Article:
I have a 9 mm (approximately a 1/3 inch) tumor in the back of my brain. When my oncologist told me that news, I just broke down. When I thought I was just dealing with a met to my sternum, it was one thing. Oligometastatic, if you’re going to have stage 4 breast cancer, is the diagnosis you want because the good prognosis and life expectancy odds are in your favor.

However, the idea that I could be also dealing with brain mets not only pulled the rug from underneath me, it beat the shit out of me with a bat. I mean, come the fuck on. This is a lot for anyone to deal with. I knew that even if the brain tumor turned out to be benign, the fact that I had metastatic breast cancer, a brain tumor, plus all the bullshit that comes with Cowden’s Syndrome, felt downright unbearable.

ESPECIALLY IN A FREAKING PANDEMIC. It’s not like I can meet up with my friends for support, or travel down to my parents house for Christmas like I had really wanted to. I spent Christmas by myself (well, my dogs are with me). As a result, I lost it. I cried a lot, and both my anxiety and depression took the wheel, while I stayed in the backseat curled up in a fetal position. I wrote in a notebook how I really and truly don’t want to be anyone’s idea of inspiration or strength. Let me be weak and cry, and for the love of pete, do not put me on any pedestal. I hate that shit.

I’m human, and I’m doing the best that I can. I’m not going to put on a brave face to make anyone feel comfortable.

Finally, after consultations with a neurosurgeon and my radiation oncologist, my team of doctors all agreed that this tumor looked like a typical meningioma, and where it was located in my brain further suggested that it’s a benign tumor. However, since this was the first ever MRI of my brain, the neurologist can’t say with 99.9 percent certainty without a second scan. If this tumor doesn’t appear to have grown in between scans, she can say with almost complete certainty that this is benign and let’s just keep watching it.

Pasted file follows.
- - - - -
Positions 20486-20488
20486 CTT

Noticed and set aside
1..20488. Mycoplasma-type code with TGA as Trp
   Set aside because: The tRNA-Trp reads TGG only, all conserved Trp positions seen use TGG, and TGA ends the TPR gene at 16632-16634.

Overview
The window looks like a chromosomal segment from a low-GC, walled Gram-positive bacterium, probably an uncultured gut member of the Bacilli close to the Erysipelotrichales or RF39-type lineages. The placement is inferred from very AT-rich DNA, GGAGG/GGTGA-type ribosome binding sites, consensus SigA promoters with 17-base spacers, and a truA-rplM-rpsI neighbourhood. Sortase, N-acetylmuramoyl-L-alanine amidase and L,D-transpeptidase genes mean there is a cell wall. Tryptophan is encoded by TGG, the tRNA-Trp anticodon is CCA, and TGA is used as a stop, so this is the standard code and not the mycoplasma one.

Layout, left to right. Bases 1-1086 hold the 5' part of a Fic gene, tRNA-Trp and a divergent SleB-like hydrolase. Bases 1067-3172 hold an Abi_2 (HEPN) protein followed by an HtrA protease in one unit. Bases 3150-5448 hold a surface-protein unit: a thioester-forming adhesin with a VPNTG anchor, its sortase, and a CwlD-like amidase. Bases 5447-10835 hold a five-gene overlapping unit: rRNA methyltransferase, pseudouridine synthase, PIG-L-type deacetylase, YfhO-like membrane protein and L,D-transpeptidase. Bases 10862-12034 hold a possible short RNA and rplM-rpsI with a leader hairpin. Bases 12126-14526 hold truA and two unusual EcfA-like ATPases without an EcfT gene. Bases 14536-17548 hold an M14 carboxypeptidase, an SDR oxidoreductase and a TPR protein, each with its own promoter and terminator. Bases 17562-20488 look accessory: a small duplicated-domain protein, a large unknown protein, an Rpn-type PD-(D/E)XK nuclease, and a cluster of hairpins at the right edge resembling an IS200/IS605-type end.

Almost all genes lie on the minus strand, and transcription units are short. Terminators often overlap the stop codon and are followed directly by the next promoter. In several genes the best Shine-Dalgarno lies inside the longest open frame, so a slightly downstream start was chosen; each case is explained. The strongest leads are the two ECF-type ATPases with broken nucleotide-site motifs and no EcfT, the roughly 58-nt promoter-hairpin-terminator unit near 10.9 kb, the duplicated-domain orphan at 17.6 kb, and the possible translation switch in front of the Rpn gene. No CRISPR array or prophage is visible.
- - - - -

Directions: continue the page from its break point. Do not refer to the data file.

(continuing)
If I didn’t have Cowden’s Syndrome, she would have re-scanned me in 3 months and then 6 months, and then so on. Since I have stage 4 breast cancer, they are going to scan me in 4 weeks or so (pending insurance approval), and then every 3 months for a period of time. We will only talk surgery if it looks like it’s growing or I’m symptomatic. I am a-okay with this plan because I have zero desire to have brain surgery unless it’s necessary.

Oh look, there have been research into the frequency of meningiomas in patients with Cowden’s Syndrome: Hidden association of Cowden syndrome, PTEN mutation and meningioma frequency (source). Fun, super duper fun.

I’m not surprised that 2020 ended with one last punch to my emotional well being. This year, I was told that my breast cancer is now stage 4. I missed out on my own planned 40th birthday party, my beloved niece’s high school graduation, and a trip to Maine with my best friend. I spent every holiday at home by myself. Why not add a brain tumor to the list?

In an effort to put a horrible year behind me, I will do my best to recap and focus on the good things that happened (or, in my case, the not so terrible news):

  • My brain tumor is certainly benign.
  • My cancer appears to be only in my sternum still, not widespread.
  • I still have my job, and in fact, I got a promotion!
  • Management at work has been so wonderful and supportive to me. My boss, and boss’s boss, have been the epitome of caring toward me. I will honestly work for them as long as I can.
  • Countless friends have helped me and showered me with love in 2020. They sent generous gifts, bought Huffman rules clothes, and sent me money. Because of my loved ones’ generosity, I have been able to save more money and prepare myself for the rainy day that is coming, and it is coming fast.
  • Last, and certainly not least, my boyfriend has stood by my side, and he makes me feel like the luckiest woman alive. (Never thought you’d hear that coming from someone who definitely did not win the genetic lotter, huh?)

Yeah, 2020 sucked royally, and my life will never be as it was. It’s okay. If my only win this year was that I survived, I’ll take it.